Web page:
While Alberta demands a longer timeline to meet the clean-electricity rules coming from Ottawa, federal Environment Minister Steven Guilbeault said there will be no exceptions for provinces to attain a net-zero power grid by 2035.
Alberta Environment Minister Rebecca Schulz called the remarks “a slap in the face” as talks between the two sides continue.
The comments come a day after Alberta Premier Danielle Smith termed the draft Clean Electricity Regulations (CER) “disastrously uninformed and totally disconnected from reality,” maintaining they could lead to blackouts in a province that relies on natural gas to keep the lights on.
The UCP government has initiated a $8-million national advertising campaign opposing the federal plan, which would require electricity grids across the country to be net-zero within a dozen years, instead of Alberta’s push for 2050.
“I would call on Premier Smith to work with us constructively to ensure that these regulations are the most efficient for all Canadians,” Guilbeault told reporters on Friday.
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“We have a working group with the government of Alberta which looks specifically at those regulations, and we will be, as well, looking at the oil and gas cap regulations that will be coming up by the end of the year …
“But there will be no carve-out for a province. How fair would it be for the rest of the federation if we started carving out exceptions for provinces?”
Alberta wants to see the federal timeline shifted to 2050, giving utilities more time to invest in technology to decarbonize while ensuring there’s enough gas-fired electricity generation to back up the growing amount of intermittent renewable power in the province.
The proposed regulations were unveiled last month and are open for comment until early November. They do not entirely stop the use of gas in power generation after 2035, but would sharply limit its use if a facility isn’t tied to carbon capture and storage.
Guilbeault said the draft rules already contain flexibility mechanisms for utilities to reach the federal goal.
“These regulations will not prevent the use of natural gas for electricity production. This is not a ‘no fossil fuel regulations’ for 2035 … but our goal is to minimize the emissions from electricity produced through gas,” he said.
“That’s what fighting climate change looks like — limiting the amount of fossil fuels we’re using.”
Schulz said the comments from her federal counterpart are “infuriating, especially given we are at the table in good faith” through a joint federal-provincial working group.
“We are not asking for a special carve-out. We are not asking for special treatment,” she said.
“What we are asking for is the ability to deliver on our area of provincial jurisdiction, which is to provide affordable and reliable power to Albertans. We’re not the only province in this position right now.”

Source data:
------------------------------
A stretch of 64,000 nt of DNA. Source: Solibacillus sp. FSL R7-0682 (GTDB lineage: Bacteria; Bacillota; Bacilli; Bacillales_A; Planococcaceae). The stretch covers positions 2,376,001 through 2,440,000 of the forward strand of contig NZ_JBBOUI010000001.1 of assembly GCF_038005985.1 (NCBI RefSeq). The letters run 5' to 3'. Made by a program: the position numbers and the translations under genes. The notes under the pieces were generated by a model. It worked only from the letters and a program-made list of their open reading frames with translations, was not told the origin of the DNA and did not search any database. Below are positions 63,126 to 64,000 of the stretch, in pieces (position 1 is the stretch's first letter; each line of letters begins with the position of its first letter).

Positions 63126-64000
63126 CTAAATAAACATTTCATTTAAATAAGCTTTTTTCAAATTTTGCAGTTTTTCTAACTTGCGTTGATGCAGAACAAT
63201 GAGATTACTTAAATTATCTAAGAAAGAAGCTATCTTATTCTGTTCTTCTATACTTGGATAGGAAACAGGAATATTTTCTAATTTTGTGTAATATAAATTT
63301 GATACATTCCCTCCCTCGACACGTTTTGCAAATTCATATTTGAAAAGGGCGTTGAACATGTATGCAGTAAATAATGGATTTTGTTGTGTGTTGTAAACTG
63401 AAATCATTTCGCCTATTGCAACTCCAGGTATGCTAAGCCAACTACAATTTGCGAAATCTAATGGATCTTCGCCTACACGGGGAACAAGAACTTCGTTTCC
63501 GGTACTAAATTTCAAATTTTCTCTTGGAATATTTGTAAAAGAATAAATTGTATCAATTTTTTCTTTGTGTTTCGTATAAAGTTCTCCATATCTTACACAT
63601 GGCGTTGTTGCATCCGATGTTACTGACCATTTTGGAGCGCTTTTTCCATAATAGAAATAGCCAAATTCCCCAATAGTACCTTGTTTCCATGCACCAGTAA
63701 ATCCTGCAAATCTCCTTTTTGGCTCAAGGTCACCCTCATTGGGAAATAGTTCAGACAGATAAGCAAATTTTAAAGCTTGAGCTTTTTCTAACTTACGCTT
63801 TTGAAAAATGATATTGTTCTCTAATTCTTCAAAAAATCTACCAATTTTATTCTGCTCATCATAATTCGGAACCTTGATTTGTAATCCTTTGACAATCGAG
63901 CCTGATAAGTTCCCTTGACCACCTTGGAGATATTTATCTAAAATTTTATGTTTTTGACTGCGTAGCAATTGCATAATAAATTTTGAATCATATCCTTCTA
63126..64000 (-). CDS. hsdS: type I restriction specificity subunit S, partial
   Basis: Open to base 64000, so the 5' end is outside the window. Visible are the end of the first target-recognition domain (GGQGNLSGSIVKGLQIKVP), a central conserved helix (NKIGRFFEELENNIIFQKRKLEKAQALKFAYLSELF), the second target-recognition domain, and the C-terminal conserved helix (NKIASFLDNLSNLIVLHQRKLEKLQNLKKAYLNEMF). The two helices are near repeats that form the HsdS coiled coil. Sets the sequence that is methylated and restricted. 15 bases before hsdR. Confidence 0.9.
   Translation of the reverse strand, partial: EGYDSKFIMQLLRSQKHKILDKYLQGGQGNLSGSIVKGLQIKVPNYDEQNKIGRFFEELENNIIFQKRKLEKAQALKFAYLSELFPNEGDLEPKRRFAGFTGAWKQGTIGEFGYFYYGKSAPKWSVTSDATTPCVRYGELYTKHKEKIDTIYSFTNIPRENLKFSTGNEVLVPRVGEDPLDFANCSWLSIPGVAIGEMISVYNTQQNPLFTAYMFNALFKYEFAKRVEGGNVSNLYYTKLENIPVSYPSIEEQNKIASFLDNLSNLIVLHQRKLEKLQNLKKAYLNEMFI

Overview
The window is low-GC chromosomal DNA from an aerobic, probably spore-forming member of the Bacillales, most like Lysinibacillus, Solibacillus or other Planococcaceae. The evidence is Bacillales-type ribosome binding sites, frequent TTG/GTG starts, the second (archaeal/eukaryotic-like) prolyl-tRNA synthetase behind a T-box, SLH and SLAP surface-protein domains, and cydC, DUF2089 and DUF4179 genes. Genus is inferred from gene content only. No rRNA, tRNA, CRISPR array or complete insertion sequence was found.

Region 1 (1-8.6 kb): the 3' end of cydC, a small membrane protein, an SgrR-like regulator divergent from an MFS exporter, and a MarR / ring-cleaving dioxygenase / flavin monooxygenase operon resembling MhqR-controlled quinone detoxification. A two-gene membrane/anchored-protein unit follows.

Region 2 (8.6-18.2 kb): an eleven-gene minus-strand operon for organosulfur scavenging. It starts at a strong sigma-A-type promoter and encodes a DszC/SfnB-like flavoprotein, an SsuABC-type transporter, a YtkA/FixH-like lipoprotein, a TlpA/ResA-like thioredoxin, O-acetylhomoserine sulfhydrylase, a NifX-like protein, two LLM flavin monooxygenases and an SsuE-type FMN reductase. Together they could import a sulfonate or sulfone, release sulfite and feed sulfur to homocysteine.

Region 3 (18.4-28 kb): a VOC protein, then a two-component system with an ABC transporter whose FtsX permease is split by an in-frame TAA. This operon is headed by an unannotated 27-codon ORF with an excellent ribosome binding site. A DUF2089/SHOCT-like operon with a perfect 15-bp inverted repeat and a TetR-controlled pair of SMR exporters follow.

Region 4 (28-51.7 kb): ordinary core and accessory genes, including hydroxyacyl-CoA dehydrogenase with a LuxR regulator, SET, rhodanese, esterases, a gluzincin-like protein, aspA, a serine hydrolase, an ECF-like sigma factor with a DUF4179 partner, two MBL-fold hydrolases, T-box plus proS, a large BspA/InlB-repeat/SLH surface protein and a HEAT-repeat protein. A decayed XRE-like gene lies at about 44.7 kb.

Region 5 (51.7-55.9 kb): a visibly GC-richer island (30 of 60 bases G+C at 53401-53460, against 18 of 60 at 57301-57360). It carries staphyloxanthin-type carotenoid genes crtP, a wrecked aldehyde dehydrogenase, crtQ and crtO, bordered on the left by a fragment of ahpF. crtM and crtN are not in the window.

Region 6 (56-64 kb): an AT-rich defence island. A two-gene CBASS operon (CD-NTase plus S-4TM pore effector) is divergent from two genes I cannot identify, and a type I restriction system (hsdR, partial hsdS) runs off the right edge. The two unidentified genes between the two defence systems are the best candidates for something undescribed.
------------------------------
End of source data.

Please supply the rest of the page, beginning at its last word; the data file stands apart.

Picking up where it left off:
The latest exchange comes with both sides disparaging the other over energy and climate policies, including the electricity regulations and incoming oilpatch emissions limit.
On Thursday, the Alberta Electric System Operator (AESO) took the unusual step of criticizing the federal plan, saying it wasn’t feasible for the province to meet the national electricity target.
AESO officials believe it could lead to inadequate power supply after 2035 and potentially trigger blackouts. Wholesale electricity costs in the province’s deregulated system would be $118 billion higher than extending the transition until 2050, according to its analysis.
The decarbonization task for Alberta is significant, as 72 per cent of electricity last year came from gas-fired generation and another 12 per cent from coal. Alberta has the highest provincial emissions in the country.
With the phase-out of coal-fired electricity generation completed next year, Alberta will need natural gas to provide baseload power in the province, said AESO chief executive Michael Law.
“The CER does not recognize the provinces are at different starting points,” Law said.
“Alberta is at a huge disadvantage and faces a much greater challenge to decarbonize its power system than most other provinces.”
Jason Wang of the Pembina Institute called upon the AESO, which manages the provincial electricity system, to release the full analysis that supports its claims, and noted his group’s own research found multiple ways for Alberta’s power system to reach net-zero emissions by 2035.
“What the province has been asking for — for flexibility for gas to still be available — these are things that the clean electricity regulations actually offer,” he said Thursday.
With the phasing out of coal, emissions from the province’s electricity sector have dropped more than 44 per cent to 27.7 megatonnes since 2005.
The AESO believes carbon capture, energy storage, hydrogen and small modular reactors are promising technologies for the provincial system, but firm infrastructure to underpin the grid is still needed.
“The piece about no flexibility is worrisome to me because that is exactly what we’re looking for,” Schulz added.
“As provinces, we all have unique situations when it comes to our grid.”